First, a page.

The New(s) Standard - November 29th, 2016
The Climate Change Problem No One Is Talking About: Gas Guzzling Clothes
Zady CEO Maxine Bédat offers insight into the state of the apparel industry with a brief history on how it came to be the second most polluting industry in the world - contributing 10% of global carbon emissions. While addressing the fashion industry’s negative impact on our planet and its contributions to climate change in the form of “gas-guzzling clothes,” Maxine highlights gender equality issues that affect both the women who make our clothing and the women who buy them. Read the full Op-Ed on Fast Company
Women in the Garment Industry - What this Industry Veteran Wants You to Know.
In an interview with Nazma Akter, the 32 year veteran of the Bangladeshi garment industry discusses the state of the industry for female workers. Nazma began working in factories at the age of 11 and discusses the hardships she faced while working at such a young age in these conditions. Despite expressing her desire to attend school, Nazma and her mother were quickly shut out by the forceful male figures in their lives who did not appreciate women exercising their rights. In this article, Nazma speaks about what women in the garment industry want you to know and takes us deep into a world we don’t often hear about. Read the full interview on Refinery29
Zady - The gender equality discrepancies that lie between female consumers and female garment workers is, if anything, ironic. We advocate for equal pay and preach about gender equality, but then proceed to purchase clothing made by women who do not earn a living wage. The fashion industry is the largest employer of women with only 2% earning a living wage. In addition, most high paying jobs - often referred to as “skilled labor” or managerial positions - are awarded to men, signaling a gender bias that runs deep within the industry. While we advocate for gender equality at home, we must also understand how our purchases contradict those very efforts and our role as consumers in this good fight.
H&M: The Master of Disguise
The Fashion Law dives into the hypocrisy of H&M’s recent design award by highlighting the fast fashion corporation’s continued green-washing and failures to make any significant or viable sustainable improvements to its supply chain. The article urges consumers to take surface level commitments such as their bolstering of young designers and their questionable “conscious” collection at face value. It encourages us to think critically about “well-packaged” PR efforts and to look past them for deeper, more meaningful adjustments in our quest for change. Read the full article on The Fashion Law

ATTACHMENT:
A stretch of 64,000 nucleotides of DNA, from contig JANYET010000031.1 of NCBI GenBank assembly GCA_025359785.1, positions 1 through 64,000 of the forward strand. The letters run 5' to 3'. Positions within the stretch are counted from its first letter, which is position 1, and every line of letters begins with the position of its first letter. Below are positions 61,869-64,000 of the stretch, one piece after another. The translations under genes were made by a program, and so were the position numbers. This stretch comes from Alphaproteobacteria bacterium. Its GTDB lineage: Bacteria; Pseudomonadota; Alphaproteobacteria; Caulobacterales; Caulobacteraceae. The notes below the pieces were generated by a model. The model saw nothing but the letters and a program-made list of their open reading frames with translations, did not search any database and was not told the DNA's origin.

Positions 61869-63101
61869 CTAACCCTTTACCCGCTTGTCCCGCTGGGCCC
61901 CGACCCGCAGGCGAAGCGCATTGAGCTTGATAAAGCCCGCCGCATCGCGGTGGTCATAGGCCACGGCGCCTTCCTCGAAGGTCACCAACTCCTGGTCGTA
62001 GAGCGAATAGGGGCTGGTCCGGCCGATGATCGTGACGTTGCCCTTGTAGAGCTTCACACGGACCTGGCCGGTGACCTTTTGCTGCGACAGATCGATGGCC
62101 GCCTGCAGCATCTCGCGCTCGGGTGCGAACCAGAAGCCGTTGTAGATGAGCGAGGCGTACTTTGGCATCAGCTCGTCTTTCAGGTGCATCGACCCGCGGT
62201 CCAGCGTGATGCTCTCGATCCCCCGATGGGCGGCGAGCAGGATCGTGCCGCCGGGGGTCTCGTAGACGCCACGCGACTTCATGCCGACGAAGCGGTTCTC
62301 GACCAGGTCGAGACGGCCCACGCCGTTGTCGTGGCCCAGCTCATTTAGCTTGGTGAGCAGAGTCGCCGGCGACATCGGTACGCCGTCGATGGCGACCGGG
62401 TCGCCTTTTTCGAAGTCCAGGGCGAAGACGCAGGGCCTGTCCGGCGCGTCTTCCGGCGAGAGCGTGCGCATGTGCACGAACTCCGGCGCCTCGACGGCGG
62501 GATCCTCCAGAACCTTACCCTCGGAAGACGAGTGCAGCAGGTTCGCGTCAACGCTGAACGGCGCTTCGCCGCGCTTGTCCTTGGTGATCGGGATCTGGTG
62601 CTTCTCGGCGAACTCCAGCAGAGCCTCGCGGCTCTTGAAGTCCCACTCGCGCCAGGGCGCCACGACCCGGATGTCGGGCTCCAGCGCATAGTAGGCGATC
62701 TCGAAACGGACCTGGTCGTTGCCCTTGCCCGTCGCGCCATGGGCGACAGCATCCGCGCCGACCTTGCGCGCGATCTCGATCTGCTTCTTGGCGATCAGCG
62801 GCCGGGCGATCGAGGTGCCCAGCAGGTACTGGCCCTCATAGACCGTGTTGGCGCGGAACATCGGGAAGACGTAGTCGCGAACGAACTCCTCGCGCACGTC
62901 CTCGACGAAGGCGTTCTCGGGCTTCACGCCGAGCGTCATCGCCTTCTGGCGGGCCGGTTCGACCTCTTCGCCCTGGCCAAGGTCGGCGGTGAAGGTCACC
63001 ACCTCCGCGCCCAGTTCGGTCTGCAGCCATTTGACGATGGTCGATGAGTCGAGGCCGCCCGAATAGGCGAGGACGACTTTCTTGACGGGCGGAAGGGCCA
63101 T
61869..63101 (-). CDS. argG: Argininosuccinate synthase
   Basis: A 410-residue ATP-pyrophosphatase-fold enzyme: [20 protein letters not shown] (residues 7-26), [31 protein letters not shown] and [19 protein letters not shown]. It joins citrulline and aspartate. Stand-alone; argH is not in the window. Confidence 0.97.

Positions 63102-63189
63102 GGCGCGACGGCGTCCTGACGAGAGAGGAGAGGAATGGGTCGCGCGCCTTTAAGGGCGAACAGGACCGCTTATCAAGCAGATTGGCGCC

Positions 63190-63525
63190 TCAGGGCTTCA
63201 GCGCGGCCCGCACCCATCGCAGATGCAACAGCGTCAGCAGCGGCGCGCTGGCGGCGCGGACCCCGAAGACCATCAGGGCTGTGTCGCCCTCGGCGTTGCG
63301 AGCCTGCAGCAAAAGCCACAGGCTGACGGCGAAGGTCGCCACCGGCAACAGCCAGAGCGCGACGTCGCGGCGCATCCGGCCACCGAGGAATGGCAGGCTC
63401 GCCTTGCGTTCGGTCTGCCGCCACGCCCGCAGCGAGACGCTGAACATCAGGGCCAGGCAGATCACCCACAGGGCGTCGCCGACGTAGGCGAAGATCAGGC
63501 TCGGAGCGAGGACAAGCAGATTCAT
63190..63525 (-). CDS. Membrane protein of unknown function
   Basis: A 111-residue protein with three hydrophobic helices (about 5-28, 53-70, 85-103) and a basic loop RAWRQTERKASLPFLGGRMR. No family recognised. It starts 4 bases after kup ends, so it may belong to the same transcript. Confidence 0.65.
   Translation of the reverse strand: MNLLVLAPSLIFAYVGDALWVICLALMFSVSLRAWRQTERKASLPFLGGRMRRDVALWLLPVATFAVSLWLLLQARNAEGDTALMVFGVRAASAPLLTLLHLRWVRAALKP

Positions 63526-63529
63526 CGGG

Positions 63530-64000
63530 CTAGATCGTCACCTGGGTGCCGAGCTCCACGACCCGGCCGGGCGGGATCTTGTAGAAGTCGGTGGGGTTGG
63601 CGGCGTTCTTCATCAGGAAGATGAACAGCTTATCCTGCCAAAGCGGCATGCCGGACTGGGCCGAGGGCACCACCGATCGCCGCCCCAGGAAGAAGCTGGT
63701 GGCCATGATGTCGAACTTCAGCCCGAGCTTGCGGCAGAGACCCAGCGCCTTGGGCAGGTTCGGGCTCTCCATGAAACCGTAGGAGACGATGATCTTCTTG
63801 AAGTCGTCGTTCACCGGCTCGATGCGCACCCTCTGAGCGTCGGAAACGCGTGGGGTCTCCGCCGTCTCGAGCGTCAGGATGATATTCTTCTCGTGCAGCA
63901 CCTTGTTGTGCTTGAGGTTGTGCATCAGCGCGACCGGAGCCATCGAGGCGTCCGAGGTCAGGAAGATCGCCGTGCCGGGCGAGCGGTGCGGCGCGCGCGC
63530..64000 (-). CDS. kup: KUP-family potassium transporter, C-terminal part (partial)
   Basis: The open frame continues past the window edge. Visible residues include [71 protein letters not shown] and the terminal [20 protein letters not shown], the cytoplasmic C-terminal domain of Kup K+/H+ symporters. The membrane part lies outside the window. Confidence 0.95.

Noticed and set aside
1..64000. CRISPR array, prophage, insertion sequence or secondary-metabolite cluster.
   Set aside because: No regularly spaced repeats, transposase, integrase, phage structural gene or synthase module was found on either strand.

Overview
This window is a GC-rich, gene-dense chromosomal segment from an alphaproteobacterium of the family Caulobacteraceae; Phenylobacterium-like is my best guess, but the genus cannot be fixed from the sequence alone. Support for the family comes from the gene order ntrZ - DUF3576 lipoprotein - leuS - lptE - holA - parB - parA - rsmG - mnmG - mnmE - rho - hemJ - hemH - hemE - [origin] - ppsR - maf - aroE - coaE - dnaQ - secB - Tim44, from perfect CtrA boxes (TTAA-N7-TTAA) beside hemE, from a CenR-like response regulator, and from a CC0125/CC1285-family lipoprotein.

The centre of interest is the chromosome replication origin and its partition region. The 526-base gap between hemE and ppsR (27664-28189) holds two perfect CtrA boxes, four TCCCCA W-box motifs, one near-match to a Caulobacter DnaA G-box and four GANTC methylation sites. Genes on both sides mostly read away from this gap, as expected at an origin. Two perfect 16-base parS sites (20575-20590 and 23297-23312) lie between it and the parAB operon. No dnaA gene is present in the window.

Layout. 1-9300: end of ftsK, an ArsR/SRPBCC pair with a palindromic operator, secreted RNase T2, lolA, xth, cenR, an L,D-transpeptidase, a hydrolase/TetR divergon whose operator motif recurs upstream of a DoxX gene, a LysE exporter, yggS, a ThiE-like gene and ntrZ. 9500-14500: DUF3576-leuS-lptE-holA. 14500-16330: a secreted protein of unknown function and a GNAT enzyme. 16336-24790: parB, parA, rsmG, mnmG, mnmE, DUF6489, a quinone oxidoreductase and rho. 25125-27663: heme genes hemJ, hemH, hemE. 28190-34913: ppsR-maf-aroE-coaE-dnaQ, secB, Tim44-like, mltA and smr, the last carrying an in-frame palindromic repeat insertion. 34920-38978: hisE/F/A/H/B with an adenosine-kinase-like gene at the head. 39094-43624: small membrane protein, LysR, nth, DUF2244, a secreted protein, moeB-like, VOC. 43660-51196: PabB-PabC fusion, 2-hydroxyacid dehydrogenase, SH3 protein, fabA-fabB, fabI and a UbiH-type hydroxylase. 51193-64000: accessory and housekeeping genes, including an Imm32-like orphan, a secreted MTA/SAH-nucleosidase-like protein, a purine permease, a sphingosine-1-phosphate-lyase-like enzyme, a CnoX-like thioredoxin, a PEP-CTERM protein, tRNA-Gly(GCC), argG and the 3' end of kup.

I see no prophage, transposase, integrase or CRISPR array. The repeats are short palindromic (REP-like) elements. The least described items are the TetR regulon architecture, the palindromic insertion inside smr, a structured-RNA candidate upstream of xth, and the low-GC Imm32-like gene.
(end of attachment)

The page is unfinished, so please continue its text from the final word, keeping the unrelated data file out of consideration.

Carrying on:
Zady - We look to our young designers as the next generation of innovators that will propel the industry in a more sustainable, thoughtful and considered path. This next generation will determine what kind of industry we will be for the generations still to come and it is up to us - as large corporations and small businesses alike to begin setting that example. As an industry we must challenge these young individuals to think differently about what makes up a truly sustainable supply chain and to think critically about the current practices exhibited in this business of faster, mass-produced fashion.
Progress in Bangladesh? Look Again.
In the years following the deadly collapse of the Rana Plaza garment factory in Bangladesh, retailers were quick to make promises and pledged to address the hazardous working conditions within their factories. Last week, passing grades were awarded to several factories by the Alliance for Bangladesh Worker Safety. Progress, right? Not necessarily.
A new report titled “Dangerous Delays on Worker Safety” found that of the 175 factories labelled as “on track,” 99 were falling behind on safety categories. Here are the numbers: 62% of factories are still lacking viable fire exits; 62% are operating without properly functioning fire alarm systems and 47% were found to have major, uncorrected structural problems. The number of workers employed by retailers operating factories without viable or with compromised fire exit systems is currently estimated to be 121,047 workers for Walmart and an additional 74,353 working for The Gap. Read The Guardian’s Exclusive report